Wednesday, May 6, 2009

“The Garbage Man”, (Bloody Books), by Joseph D'Lacey

In a follow-up to his visceral and socially aware debut “Meat”, Joseph D'Lacey has crafted another fine tale that utilizes the trappings of horror and suspense to deliver a socially conscious message, this time one that touches us all: Mother Earth and the environment. Though of a different tone than Meat, “Garbage Man” is a thriller that should make everyone think twice about what we dump into our precious soil.

Mason Brand is a disillusioned celebrity photographer weary of society's ills, tired also of making his fame off of them. After retreating from society for a time, Brand comes into contact with an elderly couple that lives close to the earth. They teach him how to commune more deeply with the natural world humans take for granted, and Brand begins to sense a new purpose for his life. Healed but still scarred, he eventually re-emerges from his isolation, though he remains on the fringe, leading a solitary life next to the Shreve District County Landfill.

Soon, Brand becomes convinced that Mother Earth is whispering secrets to him, secrets he's not ready to hear or accept. Something grows in the fetid stews of sewage simmering beneath the landfill, and when an evolutionary leap brings new life to Brand's doorstep – something born of man's refuse – he believes a breathtaking new future is in store for mankind. As Brand nurtures this new life, however, he realizes with dim horror that in this new future, man is the ultimate recyclable, meant to be consumed and reused.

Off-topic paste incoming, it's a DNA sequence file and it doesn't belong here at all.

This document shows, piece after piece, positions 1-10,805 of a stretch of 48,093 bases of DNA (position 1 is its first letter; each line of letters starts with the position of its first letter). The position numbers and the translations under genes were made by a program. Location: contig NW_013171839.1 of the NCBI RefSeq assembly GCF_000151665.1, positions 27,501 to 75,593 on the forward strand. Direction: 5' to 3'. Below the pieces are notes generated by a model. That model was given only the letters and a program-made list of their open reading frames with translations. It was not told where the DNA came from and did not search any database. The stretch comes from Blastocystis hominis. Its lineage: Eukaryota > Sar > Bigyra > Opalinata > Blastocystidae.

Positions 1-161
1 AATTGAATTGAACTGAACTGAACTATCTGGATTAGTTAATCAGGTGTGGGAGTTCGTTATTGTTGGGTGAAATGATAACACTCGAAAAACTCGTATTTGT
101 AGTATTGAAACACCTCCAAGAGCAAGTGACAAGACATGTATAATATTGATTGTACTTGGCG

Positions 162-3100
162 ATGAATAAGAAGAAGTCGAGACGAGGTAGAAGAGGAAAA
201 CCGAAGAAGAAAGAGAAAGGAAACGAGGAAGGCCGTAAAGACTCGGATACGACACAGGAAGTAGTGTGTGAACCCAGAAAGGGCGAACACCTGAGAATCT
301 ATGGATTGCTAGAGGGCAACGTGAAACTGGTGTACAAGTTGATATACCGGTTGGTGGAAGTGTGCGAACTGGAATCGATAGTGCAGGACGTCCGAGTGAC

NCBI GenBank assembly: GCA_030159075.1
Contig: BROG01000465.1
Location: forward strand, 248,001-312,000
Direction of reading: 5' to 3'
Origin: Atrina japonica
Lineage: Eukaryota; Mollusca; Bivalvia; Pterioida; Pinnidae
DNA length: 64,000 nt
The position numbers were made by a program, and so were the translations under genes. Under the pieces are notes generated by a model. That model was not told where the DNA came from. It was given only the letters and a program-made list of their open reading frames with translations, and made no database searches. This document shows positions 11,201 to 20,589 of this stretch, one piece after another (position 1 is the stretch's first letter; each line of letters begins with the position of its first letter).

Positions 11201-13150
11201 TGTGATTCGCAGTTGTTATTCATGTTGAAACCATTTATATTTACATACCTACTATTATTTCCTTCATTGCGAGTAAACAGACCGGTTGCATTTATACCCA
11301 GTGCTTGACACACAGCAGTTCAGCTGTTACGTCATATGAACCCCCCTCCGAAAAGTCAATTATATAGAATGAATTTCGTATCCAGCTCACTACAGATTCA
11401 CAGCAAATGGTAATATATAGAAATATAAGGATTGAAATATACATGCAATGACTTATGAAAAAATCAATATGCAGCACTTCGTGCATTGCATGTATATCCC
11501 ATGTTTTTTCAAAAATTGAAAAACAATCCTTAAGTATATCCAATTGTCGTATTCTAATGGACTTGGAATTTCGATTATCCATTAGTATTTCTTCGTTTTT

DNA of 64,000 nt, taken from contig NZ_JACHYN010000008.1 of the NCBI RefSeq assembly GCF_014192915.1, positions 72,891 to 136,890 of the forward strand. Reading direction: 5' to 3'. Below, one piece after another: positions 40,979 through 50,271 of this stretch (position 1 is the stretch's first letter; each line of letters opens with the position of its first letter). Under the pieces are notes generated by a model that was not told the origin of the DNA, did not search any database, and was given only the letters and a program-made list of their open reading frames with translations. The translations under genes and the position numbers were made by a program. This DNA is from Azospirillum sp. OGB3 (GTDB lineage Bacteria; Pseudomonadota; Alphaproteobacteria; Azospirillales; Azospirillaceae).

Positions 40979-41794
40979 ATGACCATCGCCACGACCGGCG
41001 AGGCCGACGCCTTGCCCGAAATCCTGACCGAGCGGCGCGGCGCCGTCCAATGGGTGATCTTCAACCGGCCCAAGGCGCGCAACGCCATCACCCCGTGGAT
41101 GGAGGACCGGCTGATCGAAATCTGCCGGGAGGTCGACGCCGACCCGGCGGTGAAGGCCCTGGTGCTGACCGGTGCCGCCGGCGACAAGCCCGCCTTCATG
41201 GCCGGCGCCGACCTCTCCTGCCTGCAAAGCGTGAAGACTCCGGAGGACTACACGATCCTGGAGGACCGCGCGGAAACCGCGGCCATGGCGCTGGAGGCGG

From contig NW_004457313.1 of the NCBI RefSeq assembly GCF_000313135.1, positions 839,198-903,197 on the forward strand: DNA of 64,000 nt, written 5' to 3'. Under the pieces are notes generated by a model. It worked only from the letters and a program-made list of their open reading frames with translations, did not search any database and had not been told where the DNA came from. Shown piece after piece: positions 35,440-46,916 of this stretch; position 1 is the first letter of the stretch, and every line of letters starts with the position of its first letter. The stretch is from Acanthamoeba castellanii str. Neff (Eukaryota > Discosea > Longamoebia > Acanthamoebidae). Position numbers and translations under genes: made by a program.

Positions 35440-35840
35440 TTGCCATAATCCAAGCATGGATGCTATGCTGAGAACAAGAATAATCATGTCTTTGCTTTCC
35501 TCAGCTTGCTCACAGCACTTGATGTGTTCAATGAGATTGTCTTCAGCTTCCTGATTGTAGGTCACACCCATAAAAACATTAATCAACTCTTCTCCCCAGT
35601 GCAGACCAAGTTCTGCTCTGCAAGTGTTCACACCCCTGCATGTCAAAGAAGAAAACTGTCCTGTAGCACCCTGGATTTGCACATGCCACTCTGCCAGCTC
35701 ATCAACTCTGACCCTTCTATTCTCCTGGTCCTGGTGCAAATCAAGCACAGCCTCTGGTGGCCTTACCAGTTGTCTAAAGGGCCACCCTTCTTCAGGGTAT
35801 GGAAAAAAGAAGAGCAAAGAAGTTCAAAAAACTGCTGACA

Though it seeks to provoke thought about the important topic of pollution, “Garbage Man's” narration is different than “Meat” - quicker, more adventure-laden. The novel's denouement is a fast-paced race for survival, rather than a treatise of pollution's ills. Also, there are more likable, three-dimensional characters here, folks readers can root for, people who might actually live down the street from us. As important a novel as its predecessor, “Garbage Man” delivers a vital message spiced with mass-market appeal.

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